Just outside the bathrooms to the right of City Hall, when facing the front, you can also find 4 outlets paired on either side of the building.

Rather than list out every restroom on its own, I just thought I’d lump them together. In a men’s restroom there is typically anywhere from 1 to 3 outlets, one of which can often be found underneath a baby changing table. The only problem might be the awkwardness of having to say, “Hey,” to everyone who enters or exits.

Locker Rental at the Park Entrance

There are a half dozen outlets inside to plug in to. While it can be a little crowded in the morning, later on in the day almost no one is in here until people start returning at the end of the day to reclaim their stored property. That means not only can you recharge your device, but you can come hang out and recharge yourself.

Walt Disney World Railroad Main Street U.S.A. Station

Here you can find plugs all over waiting to be used. There are several plugs on the outdoor patio up the station stairs. This is already a favorite spot to stop and relax, so now you can use it to recharge too. While there are plugs inside and along the walkways, those would violate the rules I listed above, so avoid them. In the Station’s lower level there are some plugs along various walls and corridors. Some of these are clearly in the way, and others are not – use your judgment.

Car Barn
As long as it’s not parade time, there are 2 outlets on the front of this building to the left of the entrance that I’ve seen people using from time to time.

Harmony Barber Shop
There are two outlets inside that you can use to charge, however they’re in the corner and you will need to keep an eye on your own phone while inside. As this area tends to be tight and crowded much of the time, I’d avoid this.

Curtain Call Collectibles
This is the new shop immediately on the right as you enter Magic Kingdom. There are sockets inside. This location would not be my first choice for charging.

Tony’s Town Square Restaurant
There are 2 outlets just under the picture of Lady and the Tramp in the waiting area. Otherwise there are 6 outlets in the actual restaurant. None of them are in the outside seat area. The wait staff knows where they are, and you can request to wait for one of the five tables capable of using the plugs.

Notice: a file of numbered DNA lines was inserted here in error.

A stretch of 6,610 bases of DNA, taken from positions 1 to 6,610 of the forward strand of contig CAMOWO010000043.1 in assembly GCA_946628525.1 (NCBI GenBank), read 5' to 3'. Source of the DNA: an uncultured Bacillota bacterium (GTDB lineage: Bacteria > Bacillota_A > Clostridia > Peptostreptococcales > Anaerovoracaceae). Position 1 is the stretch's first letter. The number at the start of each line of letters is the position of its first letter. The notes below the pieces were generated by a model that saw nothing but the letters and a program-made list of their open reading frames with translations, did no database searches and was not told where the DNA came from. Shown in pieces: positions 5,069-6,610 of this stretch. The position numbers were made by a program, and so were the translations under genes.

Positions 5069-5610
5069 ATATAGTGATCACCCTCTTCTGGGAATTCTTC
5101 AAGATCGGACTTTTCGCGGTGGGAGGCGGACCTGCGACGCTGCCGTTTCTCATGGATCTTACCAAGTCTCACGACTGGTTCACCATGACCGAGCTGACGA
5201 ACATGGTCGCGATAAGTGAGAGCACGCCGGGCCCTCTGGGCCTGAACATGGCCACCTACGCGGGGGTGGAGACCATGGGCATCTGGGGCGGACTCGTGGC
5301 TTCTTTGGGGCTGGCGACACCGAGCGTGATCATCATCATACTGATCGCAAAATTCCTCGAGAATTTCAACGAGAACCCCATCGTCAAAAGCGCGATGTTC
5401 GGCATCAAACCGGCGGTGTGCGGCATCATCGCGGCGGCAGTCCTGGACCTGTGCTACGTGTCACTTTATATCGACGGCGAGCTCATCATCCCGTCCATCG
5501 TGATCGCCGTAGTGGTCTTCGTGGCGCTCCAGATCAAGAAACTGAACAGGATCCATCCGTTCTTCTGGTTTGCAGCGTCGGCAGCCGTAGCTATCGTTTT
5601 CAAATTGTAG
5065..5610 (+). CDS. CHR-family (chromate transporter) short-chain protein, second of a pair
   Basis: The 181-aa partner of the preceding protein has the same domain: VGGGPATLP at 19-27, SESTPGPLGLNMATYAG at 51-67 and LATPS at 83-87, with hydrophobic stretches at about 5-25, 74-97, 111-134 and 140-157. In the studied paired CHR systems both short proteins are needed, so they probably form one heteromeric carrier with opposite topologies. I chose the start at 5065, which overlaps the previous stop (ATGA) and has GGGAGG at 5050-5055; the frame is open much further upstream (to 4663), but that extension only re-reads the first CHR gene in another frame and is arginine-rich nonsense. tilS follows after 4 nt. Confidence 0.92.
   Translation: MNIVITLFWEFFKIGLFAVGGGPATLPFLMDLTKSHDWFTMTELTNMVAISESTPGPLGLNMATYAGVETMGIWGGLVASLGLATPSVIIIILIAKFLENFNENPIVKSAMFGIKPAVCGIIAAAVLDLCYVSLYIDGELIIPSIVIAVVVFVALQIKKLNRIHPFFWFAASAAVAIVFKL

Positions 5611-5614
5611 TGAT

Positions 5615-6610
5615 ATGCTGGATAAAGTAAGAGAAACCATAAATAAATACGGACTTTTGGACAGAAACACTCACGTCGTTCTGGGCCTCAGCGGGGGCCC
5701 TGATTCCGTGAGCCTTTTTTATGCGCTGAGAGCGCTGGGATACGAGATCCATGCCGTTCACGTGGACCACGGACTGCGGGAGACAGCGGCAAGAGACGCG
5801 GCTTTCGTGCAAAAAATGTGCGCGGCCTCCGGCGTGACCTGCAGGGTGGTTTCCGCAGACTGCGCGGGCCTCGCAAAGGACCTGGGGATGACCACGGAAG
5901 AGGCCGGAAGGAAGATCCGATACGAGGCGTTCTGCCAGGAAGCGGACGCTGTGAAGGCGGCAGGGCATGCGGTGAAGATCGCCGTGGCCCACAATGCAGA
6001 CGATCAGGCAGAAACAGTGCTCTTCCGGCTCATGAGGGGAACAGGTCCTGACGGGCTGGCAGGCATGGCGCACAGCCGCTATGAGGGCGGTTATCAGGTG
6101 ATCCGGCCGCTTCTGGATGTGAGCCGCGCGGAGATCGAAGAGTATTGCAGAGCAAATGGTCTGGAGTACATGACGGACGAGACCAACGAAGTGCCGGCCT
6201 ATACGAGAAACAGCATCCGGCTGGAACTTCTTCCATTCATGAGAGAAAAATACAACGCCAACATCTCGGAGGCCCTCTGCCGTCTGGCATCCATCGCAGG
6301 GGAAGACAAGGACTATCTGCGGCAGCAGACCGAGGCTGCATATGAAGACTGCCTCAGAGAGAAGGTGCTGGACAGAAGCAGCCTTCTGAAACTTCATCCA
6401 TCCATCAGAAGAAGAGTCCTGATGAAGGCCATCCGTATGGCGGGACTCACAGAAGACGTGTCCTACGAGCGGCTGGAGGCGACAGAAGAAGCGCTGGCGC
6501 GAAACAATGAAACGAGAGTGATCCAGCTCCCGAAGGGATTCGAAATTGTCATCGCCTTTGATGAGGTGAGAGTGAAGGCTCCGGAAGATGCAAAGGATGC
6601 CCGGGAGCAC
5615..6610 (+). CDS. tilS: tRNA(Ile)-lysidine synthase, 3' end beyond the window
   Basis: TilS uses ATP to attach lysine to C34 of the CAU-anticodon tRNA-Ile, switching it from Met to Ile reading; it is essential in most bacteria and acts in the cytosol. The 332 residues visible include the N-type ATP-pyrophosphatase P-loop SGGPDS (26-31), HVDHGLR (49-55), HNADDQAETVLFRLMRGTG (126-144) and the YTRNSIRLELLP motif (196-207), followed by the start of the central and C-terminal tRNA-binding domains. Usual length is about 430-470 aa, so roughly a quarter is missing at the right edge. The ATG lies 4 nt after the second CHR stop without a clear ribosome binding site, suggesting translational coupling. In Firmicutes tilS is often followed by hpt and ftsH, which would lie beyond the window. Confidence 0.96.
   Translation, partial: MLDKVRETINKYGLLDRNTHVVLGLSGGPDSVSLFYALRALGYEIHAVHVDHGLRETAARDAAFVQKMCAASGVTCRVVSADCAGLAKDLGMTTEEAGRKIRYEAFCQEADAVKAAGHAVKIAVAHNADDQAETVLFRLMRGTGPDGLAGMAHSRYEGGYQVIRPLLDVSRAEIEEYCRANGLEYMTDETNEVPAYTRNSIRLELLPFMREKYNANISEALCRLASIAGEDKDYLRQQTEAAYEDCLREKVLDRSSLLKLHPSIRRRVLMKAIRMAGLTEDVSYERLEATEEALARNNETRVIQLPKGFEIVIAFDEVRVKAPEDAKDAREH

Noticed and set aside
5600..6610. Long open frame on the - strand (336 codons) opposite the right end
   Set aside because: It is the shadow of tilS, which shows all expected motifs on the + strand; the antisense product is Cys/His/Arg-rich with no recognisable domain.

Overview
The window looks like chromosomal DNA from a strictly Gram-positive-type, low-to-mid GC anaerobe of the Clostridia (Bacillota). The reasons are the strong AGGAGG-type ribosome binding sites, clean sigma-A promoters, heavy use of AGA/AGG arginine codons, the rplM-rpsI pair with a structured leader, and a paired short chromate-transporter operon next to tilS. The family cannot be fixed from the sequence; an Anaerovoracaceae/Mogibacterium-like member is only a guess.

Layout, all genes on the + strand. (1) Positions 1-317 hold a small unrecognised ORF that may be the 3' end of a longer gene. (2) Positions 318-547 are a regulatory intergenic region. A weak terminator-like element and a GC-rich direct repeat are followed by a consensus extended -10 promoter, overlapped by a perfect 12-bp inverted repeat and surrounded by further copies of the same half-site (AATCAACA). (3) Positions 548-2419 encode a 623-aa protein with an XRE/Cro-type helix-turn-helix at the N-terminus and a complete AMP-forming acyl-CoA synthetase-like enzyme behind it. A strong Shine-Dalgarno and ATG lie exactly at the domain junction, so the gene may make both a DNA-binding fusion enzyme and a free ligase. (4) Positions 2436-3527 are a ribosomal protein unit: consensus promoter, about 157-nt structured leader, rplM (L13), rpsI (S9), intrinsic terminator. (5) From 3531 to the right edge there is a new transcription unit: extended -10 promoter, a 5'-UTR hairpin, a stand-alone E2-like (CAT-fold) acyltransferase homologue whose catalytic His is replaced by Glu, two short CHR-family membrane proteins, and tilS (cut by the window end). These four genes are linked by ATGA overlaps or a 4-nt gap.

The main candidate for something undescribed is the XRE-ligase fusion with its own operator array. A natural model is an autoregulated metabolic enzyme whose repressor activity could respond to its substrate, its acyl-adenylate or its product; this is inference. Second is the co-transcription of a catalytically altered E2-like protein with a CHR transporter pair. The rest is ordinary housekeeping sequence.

Main Street U.S.A. Shops
Strangely the Emporium itself is has no plugs that are in plain sight that a guest could use. However, every other shop on Main Street has plugs that are visible and easily reachable. The only other location that does not have good options for charging is the Main Street Cinema. I’m not a fan of hanging out near breakable things for too long, so I’d personally also avoid shops like Crystal Arts.

First Aid & Baby Care Center
Both of these have plugs available for use, however for both locations you need to have a valid reason for being inside. In First Aid if you’re in the waiting area there are a few plugs along both walls. There are also plugs available in the back rooms if you go into a checkup room. Baby care is well equipped in order to support certain nursing devices and other baby care items.

The Plaza Restaurant
Not a great choice. There are only two tables in the restaurant with plugs, and those tables are on either side of the door as you enter. You need to be careful as one socket is right at the base of the door.

The Crystal Palace
While there are a few plugs scattered around this restaurant, it’s not one where you’ll be able to request a table with a plug – so don’t rely on it for that.  However, there is one spot in the restaurant you can reliably charge at, but there’s a good chance it will be in use.  In the alcove where the bathroom entrances are you’ll find a little waiting area with a nice looking comfy chair.  Next to this chair is a socket pair that you can use for charging.

Magic Kingdom Rose Garden
This popular and out of the way location has some nice benches down by the water to rest and relax. It’s also one place that I feel is an exception to the rules above. There is a very convenient and well placed socket here that while inside a fenced area is also easily reachable and very convenient for charging.